Umag (Italian: Umago) is a town in Istria County, Croatia. Umag is a town on the western Istrian coast, only 10 km from the Slovenian border and along Savudrija is the westernmost place in the Republic of Croatia.

Near Umag there is a place Valica (Italian Valizza) surrounded by beautiful nature, and close to the beach Kanegre with the cleanest sea for swimming in Istria. There is also the Dragonja River, and the Seńćovlje International Airport is close by.



Although there is no doubt that Umag existed even during the Roman Empire, the first mention of the city in chronicles dates back to the 7th century. In the 7th-8th centuries, Umag was ruled by Byzantium, which was then replaced by the Franks, and then by local princes.

The growing power of the Venetian Republic led to the gradual annexation of Istria to Venice. In 1269 Umag recognized the power of the Venetians, who ruled the city for over 500 years. In 1370 the city was badly damaged during the war between Venice and Genoa.

After the fall of Venice in 1797, Umag was annexed to Austria. In the period 1805-1813, the city was controlled by Napoleonic troops, and in 1813 the city again ceded to Austria.

After World War I, Umag, along with the entire Istrian peninsula, passed to Italy, while the rest of Dalmatia became part of the Kingdom of Serbs, Croats and Slovenes, later the Kingdom of Yugoslavia.

After World War II, Umag became part of the so-called Zone "B" of the free territory of Trieste, which was controlled by Yugoslavia, after which a significant part of the Italian population of the city emigrated to Italy. In 1954 the free territory of Trieste ceased to exist and Umag became part of Yugoslavia. After the collapse of the latter in 1991, the city became part of an independent Croatia.



Old Town - the turbulent history of the city influenced its architecture - the buildings of late antiquity and the beginning of the Middle Ages have not survived to our time. However, the city has numerous evidences of the Middle Ages - fortified walls, Venetian villas and, above all, picturesque narrow streets. One of the oldest towers is well preserved - the western one, which now houses the city museum.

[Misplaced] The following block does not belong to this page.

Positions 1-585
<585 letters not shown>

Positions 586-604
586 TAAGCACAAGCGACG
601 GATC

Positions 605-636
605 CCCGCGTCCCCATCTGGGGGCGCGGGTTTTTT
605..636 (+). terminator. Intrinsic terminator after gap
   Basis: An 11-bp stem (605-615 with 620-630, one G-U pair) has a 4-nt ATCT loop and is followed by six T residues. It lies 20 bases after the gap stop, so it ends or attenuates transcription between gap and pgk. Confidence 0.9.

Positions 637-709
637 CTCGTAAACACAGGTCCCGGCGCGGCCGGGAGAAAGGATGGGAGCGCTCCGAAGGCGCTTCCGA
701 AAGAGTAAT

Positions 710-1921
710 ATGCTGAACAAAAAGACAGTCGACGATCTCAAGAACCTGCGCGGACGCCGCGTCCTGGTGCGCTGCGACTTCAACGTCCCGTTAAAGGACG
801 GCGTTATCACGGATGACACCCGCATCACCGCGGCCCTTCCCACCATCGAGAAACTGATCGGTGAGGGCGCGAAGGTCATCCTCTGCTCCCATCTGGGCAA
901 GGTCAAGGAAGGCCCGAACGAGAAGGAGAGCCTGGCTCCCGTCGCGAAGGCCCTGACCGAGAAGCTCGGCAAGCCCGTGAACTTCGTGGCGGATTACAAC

The Church of Saint Rock, the main attraction of the city, was built in 1514.
City Museum - located in the historic center of the city. Has a large collection of archaeological finds made during excavations in the city.
Church of St. Peregrine is a small ancient temple built by the inhabitants of the city, located near Umag on Cape Rosatso.
Lighthouse in Savudrija is the oldest lighthouse on the Adriatic, built in 1818. Light emanating from a source located at an altitude of 36 meters is visible at a distance of 32 km. The construction of the building is connected with the love story of Count Matternich, who, despite his position as a married man, fell in love with a local girl, in whose honor the lighthouse was built.
Remains of Sipar - not far from Umag, at low tide, you can see a cape 200 meters long and 50 meters wide, consisting of a pile of stones - these are the remains of the ancient fort Sipar, the construction of which dates back to the 5th century. Sipar existed on this site during the Roman Empire, as evidenced by the foundations of villas and houses, as well as household items, coins and ancient mosaics. Sipar was completely plundered and destroyed in 876 by pirates led by Domagoya. Now this cape is an unofficial nudist beach.
Villa Tiola is a real paradise for divers. This luxurious villa is richly decorated with mosaics and frescoes on the walls. The remains of a 30-meter pier, which is about 6 meters wide, can be seen in the sea not far from the villa, and the fragments of a huge building located nearby, according to experts, belong to another villa.